Essentially a piece of flexible plastic, covered in thick foam, wrapped in fabric in the shape of a corn broom and attached to a wooden handle. They could be used just like a corn broom with the added benefits (like a brush) of lasting longer and leaving little or no debris. And dear God they were loud. You had to scream to be heard. You could hear them out in the club parking lot and there were few things more excruciating when hungover and playing an 8am game on a Sunday morning in a bonspiel.
But they were the harbinger of things to come. Just like brushes, if you had two synthetic teams playing against each other the ice would get faster and straighter. There was no corn chaff and the fabric would pick up other debris quite nicely. Maybe it’s because the synthetic just came into popularity when brushes broke out, but we got a glimpse of the future and didn’t pay attention.
So in typical curling style we stumbled along, ignoring history, not employing science to study the issue and instead throwing out rules-willy/nilly-in an effort to find a solution to straight ice. We literally threw shit at the wall and hoped it would stick. Keep this passage in mind folks. It’s going to sound real familiar later on. In the end we found the cause and solution, but because we failed to heed Santiago it took longer than it needed to.
Back to the brush for a second. Before corn disappeared, we began to figure out ways that a brush could impart greater influence on the movement and speed of a stone. We all emulated the style of Gowsell and Lukowich’s sweepers-most notably the lead for Gowsell; the late Kelly Stearne. The motion was essentially a north/south motion in line with, not across, the path the stone was taking. It was a plowing motion and was named, not surprisingly, snow-plowing. Today we call it ‘Directional Sweeping’.
Sweepers found that if they leaned their weight against either side of the brush they could make the rock curl more or less-depending upon what was required. The technique was called cornering. You could, if the rotation on the stone was really slow, even make a rock change turns.
Draw weight a little heavy as you near the rings? no problem. Simply let up on the downward pressure, or lift the brush straight up, and frost or debris get in the cup and stop the stone where you want. This earned the name ‘dumping’. There were even people who would ‘finger’ a stone to slow its pace. All you did was get real close to the rock with your broom and quickly touch the stone with a finger of your bottom hand. It was cheating, of course, but hard to spot unless you walked down the sheet beside your opponent’s stone-a true faux pas in curling etiquette.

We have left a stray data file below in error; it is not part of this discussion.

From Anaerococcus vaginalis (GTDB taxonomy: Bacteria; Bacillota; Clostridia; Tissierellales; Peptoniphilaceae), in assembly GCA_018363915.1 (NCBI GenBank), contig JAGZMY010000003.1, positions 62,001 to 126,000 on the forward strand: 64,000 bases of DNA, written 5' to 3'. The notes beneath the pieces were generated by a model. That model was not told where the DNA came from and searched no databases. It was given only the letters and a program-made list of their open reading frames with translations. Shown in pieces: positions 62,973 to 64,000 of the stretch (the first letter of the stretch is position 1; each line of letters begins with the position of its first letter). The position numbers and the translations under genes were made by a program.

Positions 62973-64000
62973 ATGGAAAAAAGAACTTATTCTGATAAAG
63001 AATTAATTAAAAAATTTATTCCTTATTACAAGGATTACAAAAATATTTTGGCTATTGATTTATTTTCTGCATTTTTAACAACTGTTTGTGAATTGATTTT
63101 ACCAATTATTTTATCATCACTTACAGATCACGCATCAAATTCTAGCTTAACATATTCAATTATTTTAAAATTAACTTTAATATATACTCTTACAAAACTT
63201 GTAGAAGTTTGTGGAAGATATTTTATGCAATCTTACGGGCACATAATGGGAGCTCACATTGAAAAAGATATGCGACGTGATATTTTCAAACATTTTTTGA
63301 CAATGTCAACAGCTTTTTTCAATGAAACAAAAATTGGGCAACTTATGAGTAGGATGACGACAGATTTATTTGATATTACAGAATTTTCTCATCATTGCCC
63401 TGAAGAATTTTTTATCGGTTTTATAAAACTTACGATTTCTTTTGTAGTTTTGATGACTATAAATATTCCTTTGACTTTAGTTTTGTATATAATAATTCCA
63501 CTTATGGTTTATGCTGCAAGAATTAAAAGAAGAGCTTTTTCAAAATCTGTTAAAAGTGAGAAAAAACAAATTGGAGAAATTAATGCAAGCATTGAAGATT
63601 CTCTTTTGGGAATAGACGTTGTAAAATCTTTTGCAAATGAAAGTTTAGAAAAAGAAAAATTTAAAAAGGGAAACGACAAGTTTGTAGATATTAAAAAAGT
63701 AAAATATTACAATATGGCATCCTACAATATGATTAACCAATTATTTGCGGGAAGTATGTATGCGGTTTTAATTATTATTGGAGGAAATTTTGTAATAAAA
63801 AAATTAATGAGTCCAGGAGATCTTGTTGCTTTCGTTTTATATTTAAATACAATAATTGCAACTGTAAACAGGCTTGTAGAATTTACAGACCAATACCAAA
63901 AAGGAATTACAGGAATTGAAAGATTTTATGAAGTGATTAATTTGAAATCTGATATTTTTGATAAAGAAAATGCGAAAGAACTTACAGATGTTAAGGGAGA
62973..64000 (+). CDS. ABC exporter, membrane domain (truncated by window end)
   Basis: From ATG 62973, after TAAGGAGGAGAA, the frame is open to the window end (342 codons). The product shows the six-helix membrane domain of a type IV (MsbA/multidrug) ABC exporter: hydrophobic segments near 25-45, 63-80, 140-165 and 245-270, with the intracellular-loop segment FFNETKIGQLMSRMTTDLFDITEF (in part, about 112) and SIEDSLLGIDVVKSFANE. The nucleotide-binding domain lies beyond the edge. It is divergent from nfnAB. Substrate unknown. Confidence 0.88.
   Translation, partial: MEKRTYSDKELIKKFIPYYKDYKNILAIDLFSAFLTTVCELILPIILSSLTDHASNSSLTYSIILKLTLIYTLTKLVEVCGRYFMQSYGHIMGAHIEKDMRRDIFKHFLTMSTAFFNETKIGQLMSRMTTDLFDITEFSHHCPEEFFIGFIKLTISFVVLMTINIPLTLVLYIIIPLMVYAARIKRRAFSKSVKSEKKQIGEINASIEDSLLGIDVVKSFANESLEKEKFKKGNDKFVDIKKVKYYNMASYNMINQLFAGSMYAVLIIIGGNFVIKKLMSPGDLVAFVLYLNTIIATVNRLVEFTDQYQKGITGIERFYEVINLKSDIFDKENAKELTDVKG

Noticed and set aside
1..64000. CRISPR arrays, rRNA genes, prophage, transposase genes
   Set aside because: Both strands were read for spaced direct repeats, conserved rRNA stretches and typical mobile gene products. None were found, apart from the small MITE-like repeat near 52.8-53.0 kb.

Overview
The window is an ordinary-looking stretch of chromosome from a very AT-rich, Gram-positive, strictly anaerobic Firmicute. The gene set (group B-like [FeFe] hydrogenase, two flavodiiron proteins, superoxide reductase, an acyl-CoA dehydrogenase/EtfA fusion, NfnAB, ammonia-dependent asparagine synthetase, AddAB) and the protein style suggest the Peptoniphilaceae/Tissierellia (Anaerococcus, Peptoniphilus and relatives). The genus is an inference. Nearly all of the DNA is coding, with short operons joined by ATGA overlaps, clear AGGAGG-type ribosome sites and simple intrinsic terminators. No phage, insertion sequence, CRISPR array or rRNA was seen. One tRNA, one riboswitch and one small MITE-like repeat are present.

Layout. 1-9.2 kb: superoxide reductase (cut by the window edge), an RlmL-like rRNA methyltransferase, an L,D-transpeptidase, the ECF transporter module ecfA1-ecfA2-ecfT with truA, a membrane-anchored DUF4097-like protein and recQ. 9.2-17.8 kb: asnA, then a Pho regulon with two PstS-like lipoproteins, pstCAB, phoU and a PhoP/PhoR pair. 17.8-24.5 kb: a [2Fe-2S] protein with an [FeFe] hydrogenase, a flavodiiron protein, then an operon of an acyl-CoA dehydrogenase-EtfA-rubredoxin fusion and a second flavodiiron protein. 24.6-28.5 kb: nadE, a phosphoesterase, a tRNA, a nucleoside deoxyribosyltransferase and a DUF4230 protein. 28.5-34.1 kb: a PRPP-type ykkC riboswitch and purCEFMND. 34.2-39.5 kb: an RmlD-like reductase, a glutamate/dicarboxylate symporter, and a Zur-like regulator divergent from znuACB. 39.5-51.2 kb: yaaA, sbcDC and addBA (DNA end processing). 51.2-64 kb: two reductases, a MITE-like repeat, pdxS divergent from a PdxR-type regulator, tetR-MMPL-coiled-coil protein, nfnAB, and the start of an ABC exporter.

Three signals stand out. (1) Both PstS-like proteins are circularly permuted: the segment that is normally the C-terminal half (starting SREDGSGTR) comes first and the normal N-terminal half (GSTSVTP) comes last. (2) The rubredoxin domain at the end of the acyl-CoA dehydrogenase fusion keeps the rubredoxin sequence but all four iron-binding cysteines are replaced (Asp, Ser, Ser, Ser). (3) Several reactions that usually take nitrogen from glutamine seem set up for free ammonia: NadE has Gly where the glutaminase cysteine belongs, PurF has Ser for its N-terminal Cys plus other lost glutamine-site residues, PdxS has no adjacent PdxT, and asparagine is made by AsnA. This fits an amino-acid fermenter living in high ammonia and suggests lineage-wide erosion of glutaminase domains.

Corn broom sweepers raised hell. Their argument, correct at the time, was cornering, dumping and fingering-resulting from snowplowing-were contrary to the rules and spirit of the game. The dominant factor in shot making should be the skill of the thrower. Where was the skill if you could throw any weight for a draw, miss the broom by a country mile and have the shot made because a sweeper either dumped debris in the path, fingered a stone or cornered a badly thrown stone to alter its path?
Imagine a pitcher launching a ball out of the strike zone for a certain ball and the catcher having a little remote to move that pitch back into the sweet spot for strike three. That’s what was beginning to happen.
Any of this sounding remotely and recently familiar folks? If you need a hint it starts with the letter ‘B’.
You really couldn’t pull off those stunts with a corn broom because the motion was side-to-side, across the running path and the cup of the stone. Your last stroke with corn finished away from the stone and not directly in its path. So, even though a small amount of chaff was left on the ice there was no way to leave the kind of rock stopping debris a brush could.
The CCA, still the dominant political player due to sheer size, ruled (again correctly) in favor of the corn broom sweepers. Skill should remain primarily with the thrower and sweeping, while integral, should not be the main reason why shots are made.
Essentially two rules were created. First (and I’m paraphrasing here), the sweeping motion had to be across the running surface (cup) of the stone with the last motion finishing away from the stone. This eliminated the snowplowing with some leeway for a less than 90-degree motion-so long as your stroke completely crossed the cup. Forcing the last motion to be away also reduced the chance of dumping debris-accidently or deliberately.
Second-and this would actually come back to bite corn broom sweepers in the ass (thanks Kevin Martin)-a rule was put in place that made it illegal to deliberately deposit debris in front of the travelling stone.
Both rules worked. They were clear and simple with a necessary amount of wiggle room to account for differences in techniques and styles. All that remained was the issue of straight ice but even so, the game carried on and grew. Hitting the Olympic stage in 1988 in Calgary and soon thereafter the foundations for an organized curling tour were laid. And by the mid 90’s the Free Guard Zone rules and the return of swingy rocks/ice put a halt in the low scoring, hit dominated games. The future was a bright one for the roaring game.
But before that, a funny thing happened in the late 80’s. Corn brooms made a comeback which would help people understand the science behind the lack of curl. But they didn’t return as a replacement for the brush.
They came back as a weapon against the brush-and I was there, somewhat in the thick of it of all…